Deep Work

I devoured Cal Newport’s latest book Deep Work over the last two days.  He believes that in this age of technology knowledge workers, ones who make their living from creating value from the thoughts they think are increasingly replacing deep thinking through a problem with what he terms “shallow work”, logistical-style work that is not cognitively demanding with frequent breaks of distraction.  

I recognized myself for the untold number of times daily that I grab my phone to check my email, the stock and currency markets, and the latest news.  This led me to reflect on the following, “How do I consume the news?”  I love paper and when I can, that’s how I get the news.  Before the Internet that’s how I got all my news (except the weather).  Today I rely on newspapers and magazines for depth on the few stories I find interesting,  My go-to sites end up being the online sites of newspapers mostly – the NY Times, Wall St. Journal, Washington Post, Chicago Tribune, Minneapolis Star Tribune, Des Moines Register, and LA Times.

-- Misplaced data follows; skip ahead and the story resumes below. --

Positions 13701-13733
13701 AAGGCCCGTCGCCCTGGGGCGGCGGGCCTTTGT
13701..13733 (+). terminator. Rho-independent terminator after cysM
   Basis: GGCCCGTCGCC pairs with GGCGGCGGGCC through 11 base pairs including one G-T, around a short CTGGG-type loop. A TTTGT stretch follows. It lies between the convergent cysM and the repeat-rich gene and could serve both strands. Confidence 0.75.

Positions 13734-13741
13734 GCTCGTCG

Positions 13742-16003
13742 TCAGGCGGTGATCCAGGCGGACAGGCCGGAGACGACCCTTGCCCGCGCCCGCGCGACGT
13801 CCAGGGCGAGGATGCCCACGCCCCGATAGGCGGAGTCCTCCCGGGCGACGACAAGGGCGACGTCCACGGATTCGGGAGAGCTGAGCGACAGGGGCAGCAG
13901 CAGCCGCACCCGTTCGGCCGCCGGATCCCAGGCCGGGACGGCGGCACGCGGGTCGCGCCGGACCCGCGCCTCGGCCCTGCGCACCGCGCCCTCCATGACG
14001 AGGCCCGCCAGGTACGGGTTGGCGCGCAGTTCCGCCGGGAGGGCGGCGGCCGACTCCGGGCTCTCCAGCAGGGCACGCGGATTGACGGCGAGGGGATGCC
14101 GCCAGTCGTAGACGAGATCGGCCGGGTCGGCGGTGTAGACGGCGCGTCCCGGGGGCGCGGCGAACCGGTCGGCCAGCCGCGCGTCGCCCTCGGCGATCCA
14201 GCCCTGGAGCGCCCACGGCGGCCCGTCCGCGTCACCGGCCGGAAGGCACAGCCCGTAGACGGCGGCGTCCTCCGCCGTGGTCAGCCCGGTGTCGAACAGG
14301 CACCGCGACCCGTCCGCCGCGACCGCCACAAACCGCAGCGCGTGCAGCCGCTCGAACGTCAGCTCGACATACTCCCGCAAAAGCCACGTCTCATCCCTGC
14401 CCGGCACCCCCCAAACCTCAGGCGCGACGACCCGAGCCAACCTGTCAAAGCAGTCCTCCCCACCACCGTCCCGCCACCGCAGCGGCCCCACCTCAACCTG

I really try to stay away from social media sites (more on this another day) because, frankly, I don’t trust those sites for news. The reporters at the major newspapers may have biases (after all, who doesn’t), but many of the feature stories are well researched and provide multiple perspectives on the issue, allowing me to think deeply about issues in a way I can’t with the information provided on social media sites.

For me, I need to have a perspective and think about the implications of what I’ve read to feel as though I’m performing deep work.

 

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